Being Fat: The History of Fat Biking

by Lauren Costantini of Sacred Rides Boulder

 

It’s time to get FAT! This latest craze in mountain biking is the fat bike. These nutty-looking machines not only extend a cyclist’s season (and avoids the dreaded trainer!), but they also make you feel like a kid again – you won’t stop smiling and giggling once you throw a leg over a fat bike! Used not only for winter snow riding but also making light work out of technical summer singletrack, sandy rides on beaches, and rocky rides along river banks.

 

FIRST, A DEFINITION:

“a fat bike is an off-road bicycle with oversized tires, typically 3.8” or larger, and rims 2.6” or wider, designed for low pressure to allow riding on soft unstable terrain, such as snow, sand, bogs and mud. The wide tires can be inflated at pressures as low as 5 psi to allow for a smooth ride over rough obstacles.”

 

THE FIRST FAT BIKES:

Fat bikes have been around since the early 20th century, but the first modern versions were not developed until the 1980s when 3 men on opposite sides of the world were inspired:

Steve Baker of Icicle Bicycle’s needed a bike that could traverse the snowy terrain of Alaska. He began experimenting with custom components and configurations designed to achieve a large contact patch of tire on snow, and started out by welding two rims together and mounting two tires side by side, creating a double-wide tire measuring 4.4” wide. Afterward, he welded together a frame to fit the wheels and the first fat bike was born!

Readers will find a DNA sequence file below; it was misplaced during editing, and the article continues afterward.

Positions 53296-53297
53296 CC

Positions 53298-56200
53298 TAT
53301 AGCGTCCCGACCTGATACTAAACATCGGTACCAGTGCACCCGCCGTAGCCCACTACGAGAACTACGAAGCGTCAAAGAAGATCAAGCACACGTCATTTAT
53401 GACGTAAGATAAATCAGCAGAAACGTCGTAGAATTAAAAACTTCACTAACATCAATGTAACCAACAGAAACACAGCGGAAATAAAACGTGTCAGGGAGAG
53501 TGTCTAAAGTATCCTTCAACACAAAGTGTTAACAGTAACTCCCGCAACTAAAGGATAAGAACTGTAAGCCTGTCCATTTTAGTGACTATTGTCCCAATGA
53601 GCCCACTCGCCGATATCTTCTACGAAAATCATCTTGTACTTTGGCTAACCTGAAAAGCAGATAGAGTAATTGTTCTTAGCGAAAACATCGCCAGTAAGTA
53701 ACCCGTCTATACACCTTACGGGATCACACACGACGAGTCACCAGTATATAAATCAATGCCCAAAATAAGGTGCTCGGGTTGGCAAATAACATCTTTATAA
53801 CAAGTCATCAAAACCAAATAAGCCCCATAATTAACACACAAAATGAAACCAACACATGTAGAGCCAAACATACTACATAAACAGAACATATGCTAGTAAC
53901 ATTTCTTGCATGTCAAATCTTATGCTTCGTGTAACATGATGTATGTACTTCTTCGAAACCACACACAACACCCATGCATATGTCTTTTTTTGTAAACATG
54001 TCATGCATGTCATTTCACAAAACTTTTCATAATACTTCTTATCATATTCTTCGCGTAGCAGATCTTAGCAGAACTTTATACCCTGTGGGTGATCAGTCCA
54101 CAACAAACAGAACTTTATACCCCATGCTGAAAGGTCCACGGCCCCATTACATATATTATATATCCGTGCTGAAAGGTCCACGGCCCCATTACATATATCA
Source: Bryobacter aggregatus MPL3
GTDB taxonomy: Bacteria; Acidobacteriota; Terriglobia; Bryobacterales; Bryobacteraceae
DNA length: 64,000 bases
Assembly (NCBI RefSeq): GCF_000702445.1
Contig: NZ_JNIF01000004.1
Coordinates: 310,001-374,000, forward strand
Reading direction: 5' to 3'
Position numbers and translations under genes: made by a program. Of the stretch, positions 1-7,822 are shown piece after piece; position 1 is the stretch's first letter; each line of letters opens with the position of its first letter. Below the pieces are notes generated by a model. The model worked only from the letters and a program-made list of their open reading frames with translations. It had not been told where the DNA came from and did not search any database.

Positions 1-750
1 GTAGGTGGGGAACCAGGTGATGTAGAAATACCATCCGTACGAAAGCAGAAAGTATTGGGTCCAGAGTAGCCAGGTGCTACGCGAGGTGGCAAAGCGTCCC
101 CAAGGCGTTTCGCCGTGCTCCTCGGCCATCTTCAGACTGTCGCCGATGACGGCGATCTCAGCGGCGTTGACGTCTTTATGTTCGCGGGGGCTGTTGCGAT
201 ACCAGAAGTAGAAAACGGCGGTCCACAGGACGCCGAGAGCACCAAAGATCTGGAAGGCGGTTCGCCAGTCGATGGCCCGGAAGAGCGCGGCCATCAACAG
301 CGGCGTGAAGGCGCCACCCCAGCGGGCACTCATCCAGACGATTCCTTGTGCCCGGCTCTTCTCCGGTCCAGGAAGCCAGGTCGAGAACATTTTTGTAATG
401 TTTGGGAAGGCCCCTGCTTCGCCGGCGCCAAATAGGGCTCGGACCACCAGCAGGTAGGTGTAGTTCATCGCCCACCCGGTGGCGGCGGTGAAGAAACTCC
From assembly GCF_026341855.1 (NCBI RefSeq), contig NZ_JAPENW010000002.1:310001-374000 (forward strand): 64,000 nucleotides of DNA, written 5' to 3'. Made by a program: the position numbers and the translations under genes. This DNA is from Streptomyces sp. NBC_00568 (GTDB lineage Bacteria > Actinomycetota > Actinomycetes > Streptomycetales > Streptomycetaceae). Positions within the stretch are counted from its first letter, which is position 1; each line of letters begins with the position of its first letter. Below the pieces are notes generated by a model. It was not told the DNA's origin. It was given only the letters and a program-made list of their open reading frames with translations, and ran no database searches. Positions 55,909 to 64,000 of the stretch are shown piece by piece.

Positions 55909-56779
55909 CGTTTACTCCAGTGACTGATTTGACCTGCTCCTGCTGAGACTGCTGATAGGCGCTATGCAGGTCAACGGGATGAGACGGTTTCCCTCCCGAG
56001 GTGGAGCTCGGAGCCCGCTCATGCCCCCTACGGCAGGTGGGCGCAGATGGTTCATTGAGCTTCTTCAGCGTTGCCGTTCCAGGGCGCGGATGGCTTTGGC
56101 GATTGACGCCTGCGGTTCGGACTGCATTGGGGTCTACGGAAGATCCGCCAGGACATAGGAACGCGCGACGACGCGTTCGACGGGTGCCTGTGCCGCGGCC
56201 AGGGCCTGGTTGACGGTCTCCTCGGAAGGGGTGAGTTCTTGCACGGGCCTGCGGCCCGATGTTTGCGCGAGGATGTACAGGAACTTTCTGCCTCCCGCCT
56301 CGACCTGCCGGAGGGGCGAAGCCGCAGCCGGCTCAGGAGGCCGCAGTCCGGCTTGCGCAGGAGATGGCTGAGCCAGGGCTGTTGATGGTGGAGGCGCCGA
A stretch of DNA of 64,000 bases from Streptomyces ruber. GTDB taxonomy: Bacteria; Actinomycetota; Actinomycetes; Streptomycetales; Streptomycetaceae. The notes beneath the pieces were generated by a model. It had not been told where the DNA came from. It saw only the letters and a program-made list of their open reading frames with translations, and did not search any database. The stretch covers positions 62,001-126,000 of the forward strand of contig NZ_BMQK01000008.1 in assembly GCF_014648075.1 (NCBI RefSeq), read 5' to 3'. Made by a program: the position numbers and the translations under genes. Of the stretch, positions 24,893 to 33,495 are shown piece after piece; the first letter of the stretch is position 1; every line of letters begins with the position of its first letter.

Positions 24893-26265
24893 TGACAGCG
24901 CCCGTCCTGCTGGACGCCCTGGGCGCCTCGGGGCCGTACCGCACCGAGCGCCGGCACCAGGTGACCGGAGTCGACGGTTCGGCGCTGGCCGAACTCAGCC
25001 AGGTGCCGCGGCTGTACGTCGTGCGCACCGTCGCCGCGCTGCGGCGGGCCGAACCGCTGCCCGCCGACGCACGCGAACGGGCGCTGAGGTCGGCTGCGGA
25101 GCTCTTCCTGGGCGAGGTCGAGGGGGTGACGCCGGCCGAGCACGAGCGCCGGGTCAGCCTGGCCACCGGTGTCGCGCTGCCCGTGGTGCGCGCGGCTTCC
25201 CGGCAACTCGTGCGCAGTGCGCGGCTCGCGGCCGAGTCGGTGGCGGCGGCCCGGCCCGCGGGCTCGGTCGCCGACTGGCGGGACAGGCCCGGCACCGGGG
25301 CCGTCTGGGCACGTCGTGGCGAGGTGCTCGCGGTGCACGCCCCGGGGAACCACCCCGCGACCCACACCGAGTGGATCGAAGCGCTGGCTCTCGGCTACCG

Another Alaskan, Simon Rowaker, saw Baker’s idea and developed a 1.7” (44mm) wide rim called the Snowcat. This became most popular in the early 90s as the largest production rim of that time, and was used by many adventure cyclists.

At about the same time, Ray Molina, an adventure cyclist, tour guide and frame builder, was exploring new terrain in southern New Mexico. Riding sand dunes and arroyos, Ray took 2 Snowcat rims and welded them together to make the first 88mm (3.2”) wide rim, along with a 3.5” tire called the Chevron. He made several frames to accommodate the new equipment and testing took place at the Samalayuca sand dunes in Chihuahua, Mexico. The benefits of the extra wide tires and rims were a game changer. By 1999, Molina had Remolina rims in production and a sand bike ready for sale.

Complete article here

Watch for the rest of Lauren’s series over the next several weeks.

 

About Lauren Costantini:

As a former Pro mountain bike and cyclocross racer, I’m thrilled to share my knowledge and love of the Majestic Rocky Mountains and incredible trails around Boulder, Colorado! I love riding 2 wheels of any style: cross country, downhill, all-mountain, fat biking, touring, or commuting to the coffee shop.

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